by Colin McEvoy, National Director PM
The Building Safety Act 2022 (England & Wales) marks a significant milestone in the design, construction and management of buildings through the introduction of vital measures to enhance building safety regulations.
This legislation, which the Government describes as the most significant reform in nearly four decades, aims to address the pressing issues surrounding building safety.
The Act legally obligates both organisations and individuals responsible for building safety, including developers, contractors, and building owners to be competent in ensuring compliance with Building Regulations in design and construction. It establishes a clear chain of responsibility and introduces stricter regulations to prevent incidents like the Grenfell Tower tragedy.
At the heart of the building safety reforms is the creation of the Building Safety Regulator (BSR) in England. The Building Safety Act names the HSE as the new Building Safety Regulator.
The Building Safety Act (in Part 4) identifies new duty holders – who will be known as ‘accountable persons’ (APs) – for Higher Risk Residential Buildings (HRRBs).
A HRRB is a building in England that is
(a) is at least 18 metres in height or has at least 7 storeys, and
(b) contains at least 2 residential units.
The AP will be the organisation or person who owns or has responsibility for the building though may also be an organisation or person responsible for maintaining the common parts of a building.
The AP will be responsible for assessing and managing the building safety risks in occupied high-rise buildings and will have several related duties, including:
The BSR will assess whether these duties are being complied with and will give a building assessment certificate, if satisfied.
All HRRBs will have to be registered with the BSR within a 6-month period from April 2023 to September 2023.
Key features of the Building Safety Act 2022 include:
Competence: The Act places responsibility on developers, contractors, and building owners to be competent in ensuring compliance with Building Regulations.
Strengthened Regulatory Oversight: The Act grants the Building Safety Regulator enhanced powers to oversee and enforce compliance with building safety standards. It ensures that responsible parties are held accountable for maintaining and improving safety measures in design, construction and in operation.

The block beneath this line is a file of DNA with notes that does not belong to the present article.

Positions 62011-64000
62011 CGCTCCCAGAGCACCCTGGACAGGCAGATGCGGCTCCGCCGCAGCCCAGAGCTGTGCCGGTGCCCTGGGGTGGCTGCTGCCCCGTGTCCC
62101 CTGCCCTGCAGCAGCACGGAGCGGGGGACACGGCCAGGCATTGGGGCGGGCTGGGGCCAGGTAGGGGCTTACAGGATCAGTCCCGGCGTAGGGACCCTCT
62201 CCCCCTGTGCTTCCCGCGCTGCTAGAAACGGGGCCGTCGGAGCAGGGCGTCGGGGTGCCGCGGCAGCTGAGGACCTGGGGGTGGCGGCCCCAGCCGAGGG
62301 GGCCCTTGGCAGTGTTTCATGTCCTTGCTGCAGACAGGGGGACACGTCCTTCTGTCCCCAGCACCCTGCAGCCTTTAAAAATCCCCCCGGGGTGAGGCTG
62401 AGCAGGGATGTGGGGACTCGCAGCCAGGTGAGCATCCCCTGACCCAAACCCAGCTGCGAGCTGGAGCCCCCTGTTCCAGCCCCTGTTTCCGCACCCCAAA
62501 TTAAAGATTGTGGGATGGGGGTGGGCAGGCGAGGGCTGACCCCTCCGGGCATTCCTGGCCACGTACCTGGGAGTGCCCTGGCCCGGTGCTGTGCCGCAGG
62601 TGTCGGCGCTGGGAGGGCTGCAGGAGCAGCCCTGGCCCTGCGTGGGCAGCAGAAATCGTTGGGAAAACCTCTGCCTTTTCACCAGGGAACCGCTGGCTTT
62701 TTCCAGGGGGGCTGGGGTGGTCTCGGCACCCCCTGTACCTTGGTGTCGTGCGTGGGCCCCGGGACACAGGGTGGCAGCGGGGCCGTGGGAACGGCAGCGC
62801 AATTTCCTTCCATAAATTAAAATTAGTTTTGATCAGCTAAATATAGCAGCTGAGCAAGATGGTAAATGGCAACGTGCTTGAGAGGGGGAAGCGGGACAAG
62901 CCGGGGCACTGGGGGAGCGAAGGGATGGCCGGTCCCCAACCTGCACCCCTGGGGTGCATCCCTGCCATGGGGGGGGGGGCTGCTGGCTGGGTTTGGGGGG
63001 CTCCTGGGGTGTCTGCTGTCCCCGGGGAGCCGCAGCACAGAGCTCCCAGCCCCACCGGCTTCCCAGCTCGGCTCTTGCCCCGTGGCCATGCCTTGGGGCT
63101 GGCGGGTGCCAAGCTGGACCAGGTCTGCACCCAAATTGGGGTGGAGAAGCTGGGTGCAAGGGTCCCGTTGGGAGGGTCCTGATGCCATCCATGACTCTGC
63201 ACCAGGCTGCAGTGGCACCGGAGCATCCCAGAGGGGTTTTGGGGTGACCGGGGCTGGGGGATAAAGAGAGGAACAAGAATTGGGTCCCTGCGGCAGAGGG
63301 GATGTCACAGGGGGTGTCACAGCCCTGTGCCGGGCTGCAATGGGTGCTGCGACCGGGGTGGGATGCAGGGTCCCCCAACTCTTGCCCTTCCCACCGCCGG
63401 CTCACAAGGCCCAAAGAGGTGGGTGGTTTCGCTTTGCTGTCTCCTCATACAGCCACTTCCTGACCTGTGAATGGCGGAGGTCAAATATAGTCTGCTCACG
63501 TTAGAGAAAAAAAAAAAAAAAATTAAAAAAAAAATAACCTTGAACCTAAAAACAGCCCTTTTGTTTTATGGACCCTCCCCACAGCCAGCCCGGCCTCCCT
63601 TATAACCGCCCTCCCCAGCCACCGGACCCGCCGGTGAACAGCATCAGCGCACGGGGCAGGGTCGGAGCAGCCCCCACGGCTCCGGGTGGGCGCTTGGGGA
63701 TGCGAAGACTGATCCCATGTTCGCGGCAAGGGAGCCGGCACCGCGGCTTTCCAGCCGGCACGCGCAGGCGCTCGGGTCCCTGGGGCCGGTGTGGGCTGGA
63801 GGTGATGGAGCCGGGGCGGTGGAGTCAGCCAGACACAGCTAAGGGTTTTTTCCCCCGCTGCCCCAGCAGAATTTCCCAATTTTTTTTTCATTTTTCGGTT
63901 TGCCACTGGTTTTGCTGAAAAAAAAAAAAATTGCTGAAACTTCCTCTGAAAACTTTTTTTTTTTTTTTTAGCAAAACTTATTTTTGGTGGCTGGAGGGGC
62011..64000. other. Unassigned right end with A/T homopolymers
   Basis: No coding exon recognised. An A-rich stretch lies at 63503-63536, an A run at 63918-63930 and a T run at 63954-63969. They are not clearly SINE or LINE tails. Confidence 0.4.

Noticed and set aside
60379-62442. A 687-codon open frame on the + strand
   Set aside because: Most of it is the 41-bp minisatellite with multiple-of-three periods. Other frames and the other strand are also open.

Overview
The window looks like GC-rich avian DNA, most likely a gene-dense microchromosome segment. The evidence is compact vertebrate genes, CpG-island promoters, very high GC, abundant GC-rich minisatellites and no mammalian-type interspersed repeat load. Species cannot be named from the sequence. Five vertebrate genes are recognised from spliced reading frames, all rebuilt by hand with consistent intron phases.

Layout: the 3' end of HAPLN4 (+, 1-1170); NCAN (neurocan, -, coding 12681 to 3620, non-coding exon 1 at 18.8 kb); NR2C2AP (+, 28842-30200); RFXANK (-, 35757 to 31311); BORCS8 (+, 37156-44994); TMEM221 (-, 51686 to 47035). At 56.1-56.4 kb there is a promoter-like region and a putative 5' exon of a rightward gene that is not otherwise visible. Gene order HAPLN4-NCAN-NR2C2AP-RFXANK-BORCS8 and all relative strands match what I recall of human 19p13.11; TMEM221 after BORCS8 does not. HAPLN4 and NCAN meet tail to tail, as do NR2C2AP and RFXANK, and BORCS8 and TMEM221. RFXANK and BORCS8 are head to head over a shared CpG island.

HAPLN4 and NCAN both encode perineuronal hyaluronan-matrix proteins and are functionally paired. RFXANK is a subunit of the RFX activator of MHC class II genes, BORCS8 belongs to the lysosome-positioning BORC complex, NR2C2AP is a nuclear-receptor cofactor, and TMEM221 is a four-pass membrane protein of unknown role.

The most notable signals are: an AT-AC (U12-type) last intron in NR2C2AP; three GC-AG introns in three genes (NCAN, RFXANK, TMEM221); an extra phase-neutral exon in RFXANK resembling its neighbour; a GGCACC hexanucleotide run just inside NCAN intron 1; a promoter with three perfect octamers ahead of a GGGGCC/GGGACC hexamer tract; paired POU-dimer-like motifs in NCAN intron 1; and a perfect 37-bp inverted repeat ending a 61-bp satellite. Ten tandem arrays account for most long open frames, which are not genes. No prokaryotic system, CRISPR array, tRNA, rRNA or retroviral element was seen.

Duty Holders and Accountability: The Act introduces the concept of duty holders and assigns responsibility to all those who may, through their contribution, create a risk during construction or refurbishment. Duty holders are typically the Client, Principal Designer, Designer, Principal Contractor or Contractor and are required to demonstrate competence and strict adherence to regulatory requirements throughout the lifecycle of a building.
Gateway Process: A new phased Gateway Process will be established, which involves independent checks at each stage of a building’s design, construction, and occupation.
The BSR will exclusively fulfil the role of Building Control Inspector.
Gateway 1 calls for a robust fire statement to be provided as a part of the planning application. This is a more rigorous process as anecdotally; we understand that the BSR is accepting less than 50% of first drafts submitted.
Gateway 2 has the potential to impact more materially as firstly, the content is more significantly more onerous than currently required and secondly, it is mandatory to have building regulation approval prior to commencement.
Gateway 3 ensures that buildings are properly constructed, and the information has been provided to the AP to permit the building to be safely occupied.
A certificate of occupation is required from the BSR and current proposals suggest that the BSR will have up to 12 weeks to consider and certify, if compliant.
This process ensures that safety considerations are integrated from the outset and maintained throughout the building’s lifespan.
Safety Management System: The Act introduces the Safety Management System, which obligates the AP to produce and maintain a safety case for HRRBs for consideration by the BSR upon registration of the HRRB and on a recurring 5-year cycle.
This case will document the steps taken to identify and mitigate potential risks.
The Golden Thread: The Act promotes the use of digital technologies such as BIM for record-keeping and maintaining an audit trail of essential information about the design, construction and operation of buildings.
This enables efficient management by the AP of safety-related data and facilitates effective oversight.
Amendment of Regulatory Reform (Fire Safety) Order 2005:
This section makes the following amendments to the Regulatory Reform (Fire Safety) Order 2005 by calling for;
Stronger Penalties and Sanctions: The Act introduces more severe penalties for non-compliance with building safety regulations. It ensures that those who disregard safety measures face appropriate consequences, discouraging negligence and promoting responsible practices.
In conclusion, the Building Safety Act 2022 represents a critical step forward in prioritizing building safety and accountability. By implementing robust regulations, enhancing oversight, and strengthening penalties, this legislation seeks to prevent future tragedies and create safer built environments for all.
For further information or assistance, please get in contact with Colin McEvoy, our National Director of Project Management on email@example.com